Robert Wood Johnson Foundation Awards PAMF Research Institute $100,000 Grant for Unique Study of Health Care Payment
Research may inform policy to improve U.S. Health Care System
The Palo Alto Medical Foundation Research Institute (PAMFRI) has been awarded a $100,000 grant from the Robert Wood Johnson Foundation (RWJF) Program on Changes in Health Care Financing and Organization for a unique study of health care payment, according to Harold S. Luft, Ph.D., director of PAMFRI. The Robert Wood Johnson Foundation Program on Changes in Health Care Financing and Organization supports research that may inform policy to improve the health care system in the United States.
With this grant, a team of researchers led by Dr. Luft will be exploring the question of what resources and what types of physicians are involved in treating episodes of care commonly seen in outpatient settings, and seek to determine how “bundled payments” might be implemented.
The concept of “bundled payments” is one of the new approaches to encourage greater coordination of care among physicians, and greater efficiency in the delivery of medical services. Instead of paying separately for each service rendered, an amount would be paid for an episode of care that covers all the necessary services. The focus on the episode of care also makes it easier to assess overall quality. This idea has been used for decades by Medicare in paying hospitals, but is only beginning to be applied to physician services.
“We will examine some episodes that have a clear beginning point, such as ankle fracture, and others that are ongoing chronic problems, such as diabetes, in which the ‘episode’ is continuous,” Dr. Luft explained. “Our study is made feasible by our access to hundreds of thousands of de-identified electronic health records of Palo Alto Medical Foundation patients. The results will help inform the national discussion of how to improve health care delivery.”
The traditional model of health care payment is “fee for service.” A person goes to the doctor and pays according to what services are received. This is the conventional health care payment structure for most doctors in the United States.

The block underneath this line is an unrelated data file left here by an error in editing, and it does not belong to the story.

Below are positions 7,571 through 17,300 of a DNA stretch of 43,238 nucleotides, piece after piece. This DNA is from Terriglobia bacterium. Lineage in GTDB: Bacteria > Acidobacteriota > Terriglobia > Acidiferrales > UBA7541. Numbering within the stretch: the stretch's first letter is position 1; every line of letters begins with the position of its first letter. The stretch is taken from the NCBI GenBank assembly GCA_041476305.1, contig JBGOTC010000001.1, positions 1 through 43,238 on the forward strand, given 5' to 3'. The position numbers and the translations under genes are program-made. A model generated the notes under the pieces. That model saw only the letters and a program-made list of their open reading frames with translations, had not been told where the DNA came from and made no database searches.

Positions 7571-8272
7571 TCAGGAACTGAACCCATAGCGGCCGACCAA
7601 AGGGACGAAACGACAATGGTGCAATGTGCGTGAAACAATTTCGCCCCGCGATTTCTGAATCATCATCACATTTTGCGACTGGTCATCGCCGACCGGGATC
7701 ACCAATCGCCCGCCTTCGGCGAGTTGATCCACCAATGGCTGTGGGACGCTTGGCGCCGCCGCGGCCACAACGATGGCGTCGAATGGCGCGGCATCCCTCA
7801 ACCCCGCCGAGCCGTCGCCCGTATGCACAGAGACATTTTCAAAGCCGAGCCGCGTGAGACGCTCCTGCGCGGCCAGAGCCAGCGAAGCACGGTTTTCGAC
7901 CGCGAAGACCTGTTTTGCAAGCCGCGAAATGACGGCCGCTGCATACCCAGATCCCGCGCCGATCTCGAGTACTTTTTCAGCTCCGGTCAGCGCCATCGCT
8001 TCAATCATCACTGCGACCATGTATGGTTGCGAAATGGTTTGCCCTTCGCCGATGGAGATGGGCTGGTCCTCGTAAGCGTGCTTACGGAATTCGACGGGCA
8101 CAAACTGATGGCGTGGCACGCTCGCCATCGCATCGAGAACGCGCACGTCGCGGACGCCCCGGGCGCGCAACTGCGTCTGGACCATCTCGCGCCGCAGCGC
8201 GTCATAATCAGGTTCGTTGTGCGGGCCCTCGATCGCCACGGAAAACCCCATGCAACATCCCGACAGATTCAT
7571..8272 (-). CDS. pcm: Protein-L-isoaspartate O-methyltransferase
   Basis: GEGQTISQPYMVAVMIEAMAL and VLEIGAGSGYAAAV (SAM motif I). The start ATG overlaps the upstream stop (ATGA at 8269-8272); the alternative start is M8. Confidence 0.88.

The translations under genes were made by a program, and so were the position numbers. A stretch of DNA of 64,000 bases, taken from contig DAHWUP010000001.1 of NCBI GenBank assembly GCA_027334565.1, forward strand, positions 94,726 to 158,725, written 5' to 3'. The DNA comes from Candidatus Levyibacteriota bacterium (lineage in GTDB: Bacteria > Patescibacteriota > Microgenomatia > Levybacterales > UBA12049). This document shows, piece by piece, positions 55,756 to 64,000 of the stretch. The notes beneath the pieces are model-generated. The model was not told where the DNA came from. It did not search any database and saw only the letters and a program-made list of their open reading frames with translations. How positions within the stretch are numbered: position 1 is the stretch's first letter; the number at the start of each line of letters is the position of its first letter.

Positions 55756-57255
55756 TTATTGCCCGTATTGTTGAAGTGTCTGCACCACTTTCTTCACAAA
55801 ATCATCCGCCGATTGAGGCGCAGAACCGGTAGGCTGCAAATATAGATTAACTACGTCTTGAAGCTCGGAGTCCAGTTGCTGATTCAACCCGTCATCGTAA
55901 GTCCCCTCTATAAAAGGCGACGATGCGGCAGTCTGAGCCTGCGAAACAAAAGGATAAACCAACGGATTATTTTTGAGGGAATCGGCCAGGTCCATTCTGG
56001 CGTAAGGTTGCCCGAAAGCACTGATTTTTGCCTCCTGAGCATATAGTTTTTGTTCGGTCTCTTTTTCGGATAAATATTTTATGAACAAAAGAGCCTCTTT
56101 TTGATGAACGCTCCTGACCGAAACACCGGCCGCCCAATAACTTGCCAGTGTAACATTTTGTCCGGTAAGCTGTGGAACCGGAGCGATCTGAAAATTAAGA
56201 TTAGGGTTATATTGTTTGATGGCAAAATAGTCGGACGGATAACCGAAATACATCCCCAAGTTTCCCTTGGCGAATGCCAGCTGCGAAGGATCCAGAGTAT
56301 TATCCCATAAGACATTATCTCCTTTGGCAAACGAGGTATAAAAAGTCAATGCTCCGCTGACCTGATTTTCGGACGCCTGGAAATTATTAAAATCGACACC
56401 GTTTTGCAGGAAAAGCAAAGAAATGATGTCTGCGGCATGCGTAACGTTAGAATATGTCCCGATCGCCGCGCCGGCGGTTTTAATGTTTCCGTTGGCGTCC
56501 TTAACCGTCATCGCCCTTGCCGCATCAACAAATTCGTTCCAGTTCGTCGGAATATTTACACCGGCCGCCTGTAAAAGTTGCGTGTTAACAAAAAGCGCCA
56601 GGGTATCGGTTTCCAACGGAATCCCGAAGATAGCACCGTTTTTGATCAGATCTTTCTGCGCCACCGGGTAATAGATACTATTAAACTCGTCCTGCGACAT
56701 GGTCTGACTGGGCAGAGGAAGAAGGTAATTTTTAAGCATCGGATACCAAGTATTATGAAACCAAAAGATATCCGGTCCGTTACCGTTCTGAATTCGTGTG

“The inherent flaw in the fee-for-service system is that it pays doctors much more for what they do than for what they don’t do,” Dr. Luft said. “Patients are seeking help, relief and reassurance – they are not asking for a specific treatment, shot or diagnostic test. Bundling payments around an episode of care could make more sense than fee for service because it can allow physicians and other personnel, such as nurses, to spend more time listening to patients and thinking about what services they need, and don’t need.
“The initial portion of this project will be digging into data. We have to determine what portion of the total patient care dollars go toward physician effort versus toward things the doctors order, including laboratory tests, imaging and pharmaceuticals,” Dr. Luft said.
PAMFRI researchers will use computer software called a “grouper” that collects information on all the services used in an episode of care. Then they can look at which doctors should be at the table to decide how to allocate the resources for that type of care.
“There are several potential benefits from bundling,” Dr. Luft explained. “Patients could have more time with their doctor and by better understanding their treatment options, have less testing. Many conditions get better with little or no treatment—time, coupled with good communication, may be as effective as lab work and imaging. Liberated from the fee-for-service model, doctors could have more time to follow up with patients outside of the exam room.”
“I think this PAMFRI study was attractive to this arm of the Robert Wood Johnson Foundation because it asks, ‘If one wanted to make changes in payment, how would we do so effectively and how do we move forward?’ They recognize there’s a disconnect between broad policy concepts and what one needs to make something work in practice,” said Dr. Luft.
“This research is different from most studies because it informs future decision-making, rather than looking backwards to assess what has happened,” Dr. Luft said. “To drive forward, we need to do more than look in the rear view mirror. The results will indicate how the bundled payment model can be implemented. We’ll publish our results and see if medical groups around the nation pick it up and run with it.”
The study starts in June 2012 and will take at least six months to collect the data.